Mahoney Middle School
1923-1924, Beaux Arts | 240 Ocean Street, South Portland | Nominated to Places in Peril in 2017
The Mahoney Middle School is located on a 15-acre lot at 240 Ocean Street in South Portland, Maine. It was constructed in 1923-24 and was originally the South Portland High School. It became the city’s Junior High School in the 1950s and later, the Mahoney Middle School. Named after Daniel J. Mahoney, a long-time principal at South Portland High, the Mahoney Middle School is a brick, three-story, 94,000 square foot U-shaped building expressed in the Beaux Arts Style. Some of the character-defining features of the Mahoney Middle School are its symmetrical window pattern, quarter height belt course, simple entablature openings, Doric pilasters, and flat roof with detailed parapet.
The building sits at the corner of a major transportation route into parts of South Portland and Cape Elizabeth. It was designed by the noted Maine architectural firm Miller & Mayo, and is a showcase for the Beaux Arts Style of architecture, a style inspired by classical models and a style preferred for important civic buildings. The historic school was determined eligible for listing in the National Register of Historic Places in 2008.
The South Portland school district has received state funding to renovate Mahoney, replace Mahoney or consolidate its two middle schools. Building analysis is underway to review these options, which might include altering the existing structure to fit the needs of the district or vacating the historic building. Mahoney building reports show significant structural, health, safety, mechanical, and handicap-access deficiencies, along with asbestos materials throughout the building. After a consultant concludes its analysis of possible sites for a new consolidated school and a cost analysis to determine whether to renovate or build new, the city will hold public forums and a community-wide vote before determining the future of Mahoney School.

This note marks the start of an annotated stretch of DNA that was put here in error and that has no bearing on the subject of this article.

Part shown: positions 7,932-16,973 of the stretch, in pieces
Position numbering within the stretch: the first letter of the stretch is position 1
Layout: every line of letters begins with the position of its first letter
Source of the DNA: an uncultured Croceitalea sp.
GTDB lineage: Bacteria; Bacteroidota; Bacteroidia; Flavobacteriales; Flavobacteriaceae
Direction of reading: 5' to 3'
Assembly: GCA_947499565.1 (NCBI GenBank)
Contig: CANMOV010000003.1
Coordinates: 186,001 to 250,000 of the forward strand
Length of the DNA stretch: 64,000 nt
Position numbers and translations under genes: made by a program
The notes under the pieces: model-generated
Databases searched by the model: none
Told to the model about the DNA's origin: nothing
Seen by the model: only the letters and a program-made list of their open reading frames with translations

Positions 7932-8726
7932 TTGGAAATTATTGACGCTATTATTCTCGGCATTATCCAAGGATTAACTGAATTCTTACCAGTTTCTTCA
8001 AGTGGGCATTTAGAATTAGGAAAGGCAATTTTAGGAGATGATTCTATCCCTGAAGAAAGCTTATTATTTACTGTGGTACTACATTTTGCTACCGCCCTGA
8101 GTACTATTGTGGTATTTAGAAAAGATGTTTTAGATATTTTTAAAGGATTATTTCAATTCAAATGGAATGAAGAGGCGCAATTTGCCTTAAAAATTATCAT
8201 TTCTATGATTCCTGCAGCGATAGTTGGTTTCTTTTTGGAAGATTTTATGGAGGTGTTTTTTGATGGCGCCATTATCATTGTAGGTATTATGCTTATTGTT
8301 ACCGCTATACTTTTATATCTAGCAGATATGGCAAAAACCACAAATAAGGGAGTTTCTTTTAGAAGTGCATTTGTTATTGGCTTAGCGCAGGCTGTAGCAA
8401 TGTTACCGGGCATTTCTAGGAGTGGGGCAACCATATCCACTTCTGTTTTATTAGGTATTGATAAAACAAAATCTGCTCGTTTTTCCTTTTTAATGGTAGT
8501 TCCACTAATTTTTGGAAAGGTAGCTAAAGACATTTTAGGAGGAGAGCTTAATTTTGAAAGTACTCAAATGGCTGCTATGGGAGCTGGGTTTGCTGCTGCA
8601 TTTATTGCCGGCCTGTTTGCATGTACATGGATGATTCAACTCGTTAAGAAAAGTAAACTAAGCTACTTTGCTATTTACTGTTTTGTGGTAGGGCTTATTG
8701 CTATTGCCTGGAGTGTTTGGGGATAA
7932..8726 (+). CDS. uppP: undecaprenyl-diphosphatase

Depending on the consultant recommendations, the future of the building’s character defining elements and even the building itself is at risk. No preservation protections exist on the building to guide future additions or ensure rehabilitation.
A significant historic building, both for its architectural character and its community associations, the Mahoney Middle School building should be preserved.
1. Ideally, Mahoney can be reused as a school, a preferred outcome for the building because local schools are proven to contribute to and enhance neighborhood vitality;
2. Otherwise, a compatible civic use, such as for a City Hall or other community purpose, should be explored, to maintain the integrity of the building and its location at a nexus of public buildings in South Portland;
3. Its eligibility for the National Register allows for rehabilitation with historic tax credits, preserving its character-defining architectural features.
4. Any future use or redevelopment should stay true to the original architectural design of Miller & Mayo to keep this building a showpiece, promote appreciation of its architecture, and support potential new additions that are compatible with the historic building.
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